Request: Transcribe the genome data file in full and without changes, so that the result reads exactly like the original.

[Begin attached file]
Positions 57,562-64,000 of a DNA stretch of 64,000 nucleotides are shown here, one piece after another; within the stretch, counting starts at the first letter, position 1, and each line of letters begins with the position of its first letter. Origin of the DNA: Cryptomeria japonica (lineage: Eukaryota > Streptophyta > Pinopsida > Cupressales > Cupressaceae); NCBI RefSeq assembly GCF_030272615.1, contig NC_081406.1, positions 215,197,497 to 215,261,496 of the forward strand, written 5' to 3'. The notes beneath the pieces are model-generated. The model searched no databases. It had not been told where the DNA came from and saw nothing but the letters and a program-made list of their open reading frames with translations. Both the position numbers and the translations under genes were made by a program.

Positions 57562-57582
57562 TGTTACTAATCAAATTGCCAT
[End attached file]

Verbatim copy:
Positions 57,562-64,000 of a DNA stretch of 64,000 nucleotides are shown here, one piece after another; within the stretch, counting starts at the first letter, position 1, and each line of letters begins with the position of its first letter. Origin of the DNA: Cryptomeria japonica (lineage: Eukaryota > Streptophyta > Pinopsida > Cupressales > Cupressaceae); NCBI RefSeq assembly GCF_030272615.1, contig NC_081406.1, positions 215,197,497 to 215,261,496 of the forward strand, written 5' to 3'. The notes beneath the pieces are model-generated. The model searched no databases. It had not been told where the DNA came from and saw nothing but the letters and a program-made list of their open reading frames with translations. Both the position numbers and the translations under genes were made by a program.

Positions 57562-57582
57562 TGTTACTAATCAAATTGCCAT